Three Nigerians, one South African appointed board members of Twitter’s Bitcoin Trust

TWITTER founder Jack Dorsey has appointed three Nigerians and one South African on the board of his Bitcoin Trust (BTrust) Fund, which will be disbursed for development in Africa and India.

The Nigerians appointed into the Bitcoin Trust Fund are Abubakar Nur Khalil, Obi Nwosu and Ojoma Ochai. A South African Carla Kirk-Cohen was also appointed.

“I’m so grateful for you all and so inspired,” Dorsey tweeted while announcing the appointment, noting that they were selected from a pool of 7,000 applicants.

“They’ll now work towards defining the operating principles as they think about how to best distribute the 500 bitcoin towards development efforts,” Dorsey further said.

The Central Bank of Nigeria (CBN), through various circulars released on 12th January 2017, 27th February 2018 and 7th February 2021, maintained that the “use, hold, trade and/or transaction in cryptocurrencies” remained ‘forbidden’ in Nigeria.

“In light of the fact that they are issued by unregulated and unlicensed entities, their use in Nigeria goes against the key mandates of the CBN, as enshrined in the CBN Act (2007), as the issuer of legal tender in Nigeria. In effect, the use of cryptocurrencies in Nigeria are a direct contravention of existing law,” CBN’s Acting Director of Corporate Communications Osita Nwanisobi said.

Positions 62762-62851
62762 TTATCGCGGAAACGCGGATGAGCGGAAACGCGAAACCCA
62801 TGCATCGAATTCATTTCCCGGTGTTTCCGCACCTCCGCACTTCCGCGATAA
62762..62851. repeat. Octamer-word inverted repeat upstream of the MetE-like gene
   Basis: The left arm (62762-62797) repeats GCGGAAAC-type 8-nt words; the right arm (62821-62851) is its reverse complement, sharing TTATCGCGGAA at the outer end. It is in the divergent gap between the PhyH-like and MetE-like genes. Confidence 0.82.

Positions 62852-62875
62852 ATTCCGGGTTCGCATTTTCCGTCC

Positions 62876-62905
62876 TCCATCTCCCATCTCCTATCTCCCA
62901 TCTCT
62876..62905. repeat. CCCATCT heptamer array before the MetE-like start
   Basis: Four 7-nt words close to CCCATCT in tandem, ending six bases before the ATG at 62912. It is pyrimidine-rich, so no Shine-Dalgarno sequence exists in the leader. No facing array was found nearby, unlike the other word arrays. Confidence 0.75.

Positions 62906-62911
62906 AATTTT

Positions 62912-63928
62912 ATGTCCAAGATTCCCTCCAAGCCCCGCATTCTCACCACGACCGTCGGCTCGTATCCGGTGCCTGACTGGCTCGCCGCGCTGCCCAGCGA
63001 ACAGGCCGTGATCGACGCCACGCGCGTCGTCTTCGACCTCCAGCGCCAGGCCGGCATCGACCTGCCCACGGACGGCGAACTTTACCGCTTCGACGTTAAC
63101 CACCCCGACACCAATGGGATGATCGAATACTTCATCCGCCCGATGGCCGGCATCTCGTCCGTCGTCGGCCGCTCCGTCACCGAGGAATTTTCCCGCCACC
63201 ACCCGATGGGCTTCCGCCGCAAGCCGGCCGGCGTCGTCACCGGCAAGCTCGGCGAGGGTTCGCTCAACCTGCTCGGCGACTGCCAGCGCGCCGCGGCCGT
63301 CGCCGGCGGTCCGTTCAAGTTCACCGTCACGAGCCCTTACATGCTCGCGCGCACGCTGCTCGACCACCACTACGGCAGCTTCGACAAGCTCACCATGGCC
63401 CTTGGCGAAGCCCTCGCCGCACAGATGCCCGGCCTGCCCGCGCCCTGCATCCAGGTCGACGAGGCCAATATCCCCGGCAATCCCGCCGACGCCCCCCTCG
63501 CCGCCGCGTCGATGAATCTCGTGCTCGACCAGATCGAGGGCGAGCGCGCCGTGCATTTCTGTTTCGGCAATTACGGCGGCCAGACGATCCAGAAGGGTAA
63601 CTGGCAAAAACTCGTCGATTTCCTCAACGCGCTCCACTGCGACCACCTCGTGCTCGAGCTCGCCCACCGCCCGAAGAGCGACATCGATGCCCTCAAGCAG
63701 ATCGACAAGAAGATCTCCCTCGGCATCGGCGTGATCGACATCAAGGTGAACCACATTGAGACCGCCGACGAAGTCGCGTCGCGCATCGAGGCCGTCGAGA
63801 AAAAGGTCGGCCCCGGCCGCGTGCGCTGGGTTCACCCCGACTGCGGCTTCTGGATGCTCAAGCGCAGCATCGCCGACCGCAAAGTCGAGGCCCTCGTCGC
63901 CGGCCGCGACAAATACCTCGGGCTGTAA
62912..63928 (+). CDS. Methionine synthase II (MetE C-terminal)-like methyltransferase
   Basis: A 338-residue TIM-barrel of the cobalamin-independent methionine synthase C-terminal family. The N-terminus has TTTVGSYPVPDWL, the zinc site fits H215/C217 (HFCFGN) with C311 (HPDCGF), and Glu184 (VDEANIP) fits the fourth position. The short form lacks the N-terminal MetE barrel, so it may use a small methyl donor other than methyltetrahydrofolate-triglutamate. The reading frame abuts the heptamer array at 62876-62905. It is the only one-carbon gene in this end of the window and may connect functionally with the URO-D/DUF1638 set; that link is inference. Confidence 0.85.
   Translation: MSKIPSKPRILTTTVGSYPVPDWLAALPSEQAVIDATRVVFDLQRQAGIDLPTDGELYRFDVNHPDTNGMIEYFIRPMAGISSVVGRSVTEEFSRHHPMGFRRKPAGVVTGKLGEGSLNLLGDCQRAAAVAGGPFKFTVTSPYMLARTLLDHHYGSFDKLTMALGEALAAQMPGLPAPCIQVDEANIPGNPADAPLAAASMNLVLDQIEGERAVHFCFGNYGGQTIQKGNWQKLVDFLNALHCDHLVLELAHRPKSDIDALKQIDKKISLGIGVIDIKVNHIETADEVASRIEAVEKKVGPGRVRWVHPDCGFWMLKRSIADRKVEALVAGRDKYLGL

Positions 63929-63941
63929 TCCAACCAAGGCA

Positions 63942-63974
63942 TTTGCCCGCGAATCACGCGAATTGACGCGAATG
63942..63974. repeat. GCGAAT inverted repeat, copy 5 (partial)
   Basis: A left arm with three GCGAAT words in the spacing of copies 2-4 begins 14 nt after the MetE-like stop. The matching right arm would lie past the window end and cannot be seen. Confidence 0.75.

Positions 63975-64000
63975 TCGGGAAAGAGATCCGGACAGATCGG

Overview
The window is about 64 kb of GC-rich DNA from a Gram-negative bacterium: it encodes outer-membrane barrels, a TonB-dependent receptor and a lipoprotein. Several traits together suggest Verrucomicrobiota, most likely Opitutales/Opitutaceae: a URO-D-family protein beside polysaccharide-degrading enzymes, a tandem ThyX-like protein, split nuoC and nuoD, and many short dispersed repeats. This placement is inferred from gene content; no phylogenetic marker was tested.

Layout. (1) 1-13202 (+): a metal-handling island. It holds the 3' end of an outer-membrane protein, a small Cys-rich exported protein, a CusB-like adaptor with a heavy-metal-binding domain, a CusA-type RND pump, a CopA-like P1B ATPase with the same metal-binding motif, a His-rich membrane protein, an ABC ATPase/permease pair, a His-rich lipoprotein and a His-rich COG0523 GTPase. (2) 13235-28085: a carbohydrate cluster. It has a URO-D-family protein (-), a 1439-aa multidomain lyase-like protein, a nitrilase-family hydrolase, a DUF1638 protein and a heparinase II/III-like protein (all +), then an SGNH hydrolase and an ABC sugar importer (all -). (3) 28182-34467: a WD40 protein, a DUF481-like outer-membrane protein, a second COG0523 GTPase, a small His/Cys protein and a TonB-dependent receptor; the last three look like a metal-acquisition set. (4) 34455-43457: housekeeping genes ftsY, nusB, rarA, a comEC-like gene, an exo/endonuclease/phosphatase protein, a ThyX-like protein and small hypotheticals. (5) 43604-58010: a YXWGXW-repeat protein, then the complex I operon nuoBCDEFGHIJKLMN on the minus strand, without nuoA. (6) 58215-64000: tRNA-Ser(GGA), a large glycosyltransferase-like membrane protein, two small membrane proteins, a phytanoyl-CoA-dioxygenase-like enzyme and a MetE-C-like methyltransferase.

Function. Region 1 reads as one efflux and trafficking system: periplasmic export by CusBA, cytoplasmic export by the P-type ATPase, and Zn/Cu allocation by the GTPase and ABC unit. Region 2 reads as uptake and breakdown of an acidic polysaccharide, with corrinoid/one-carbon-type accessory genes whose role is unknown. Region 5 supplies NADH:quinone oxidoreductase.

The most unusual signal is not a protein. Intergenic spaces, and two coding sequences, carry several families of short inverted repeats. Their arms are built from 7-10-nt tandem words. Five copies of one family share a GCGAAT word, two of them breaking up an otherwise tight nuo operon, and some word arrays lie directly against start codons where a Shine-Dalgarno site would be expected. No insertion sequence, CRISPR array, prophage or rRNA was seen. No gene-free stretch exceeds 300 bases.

The apex bank later partnered a Barbados-based company Bitt Inc. to launch its digital currency, the eNaira, which it said would operate as a wallet against which customers could hold existing funds in their bank accounts.

The bank said the digital note was safer than cryptocurrencies and marked a major step forward in the evolution of money in the country.

“There is a critical difference between a Central Bank issued Digital Currency and cryptocurrencies. As the names imply, while Central Banks can issue Digital Currencies, cryptocurrencies are issued by unknown and unregulated entities,” Nwanisobi said.

Despite the ban, many young Nigerians are circumventing the ban to continue buying and selling cryptocurrencies as the country’s currency, the naira, continues to slide against foreign currencies.

Nigeria ranks as the third country with the highest volume of cryptocurrency trading – over 400 million – only behind the United States and Russia, according to Statista, a global market data tracker.

The four appointed board members have worked to promote bitcoin development efforts across Africa. Nwosu is the co-founder of Coinfloor, a cryptocurrency startup which has raised $300,000 in funding round, while Ochai is the managing partner at CcHUBCreative (Co-Creation Hub), a technology innovation workspace, accelerating startup growth in Nigeria that has raised $5.5 million to aid its operation.

Abubakar Nur Khalil is a bitcoin core contributor, and has received $50,000 in BTC for his work on Bitcoin wallet software from Human Rights Foundation (HRF) in May 2021.

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